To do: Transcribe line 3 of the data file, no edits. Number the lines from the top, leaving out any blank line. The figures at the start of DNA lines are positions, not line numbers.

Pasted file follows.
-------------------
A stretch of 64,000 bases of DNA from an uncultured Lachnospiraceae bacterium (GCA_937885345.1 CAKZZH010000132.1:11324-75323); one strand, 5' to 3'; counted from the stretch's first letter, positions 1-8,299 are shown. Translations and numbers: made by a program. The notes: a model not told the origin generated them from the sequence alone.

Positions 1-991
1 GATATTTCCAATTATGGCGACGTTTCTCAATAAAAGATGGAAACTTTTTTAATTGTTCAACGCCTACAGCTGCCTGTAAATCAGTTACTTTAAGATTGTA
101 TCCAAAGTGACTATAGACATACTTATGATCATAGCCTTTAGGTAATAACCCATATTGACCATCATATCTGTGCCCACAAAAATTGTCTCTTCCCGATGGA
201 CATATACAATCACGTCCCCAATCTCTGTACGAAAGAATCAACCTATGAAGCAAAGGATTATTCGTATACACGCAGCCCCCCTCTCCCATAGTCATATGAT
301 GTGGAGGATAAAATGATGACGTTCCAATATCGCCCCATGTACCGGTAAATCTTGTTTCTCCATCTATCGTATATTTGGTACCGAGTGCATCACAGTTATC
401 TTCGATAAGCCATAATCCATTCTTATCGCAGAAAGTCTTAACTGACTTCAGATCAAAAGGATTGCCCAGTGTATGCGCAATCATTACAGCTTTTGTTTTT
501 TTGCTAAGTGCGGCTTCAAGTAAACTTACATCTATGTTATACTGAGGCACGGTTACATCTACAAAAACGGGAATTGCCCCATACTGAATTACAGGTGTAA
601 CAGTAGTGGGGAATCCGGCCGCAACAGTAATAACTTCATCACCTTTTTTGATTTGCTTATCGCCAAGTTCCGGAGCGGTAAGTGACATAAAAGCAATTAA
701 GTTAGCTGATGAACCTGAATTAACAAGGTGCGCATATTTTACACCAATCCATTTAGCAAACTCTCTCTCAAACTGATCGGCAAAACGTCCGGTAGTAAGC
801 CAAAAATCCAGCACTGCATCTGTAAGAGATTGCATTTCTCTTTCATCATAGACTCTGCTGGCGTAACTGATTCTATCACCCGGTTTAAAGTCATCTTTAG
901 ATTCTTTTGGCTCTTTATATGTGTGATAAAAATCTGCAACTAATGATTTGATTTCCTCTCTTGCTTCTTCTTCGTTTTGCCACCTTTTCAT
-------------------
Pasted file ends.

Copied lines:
1 GATATTTCCAATTATGGCGACGTTTCTCAATAAAAGATGGAAACTTTTTTAATTGTTCAACGCCTACAGCTGCCTGTAAATCAGTTACTTTAAGATTGTA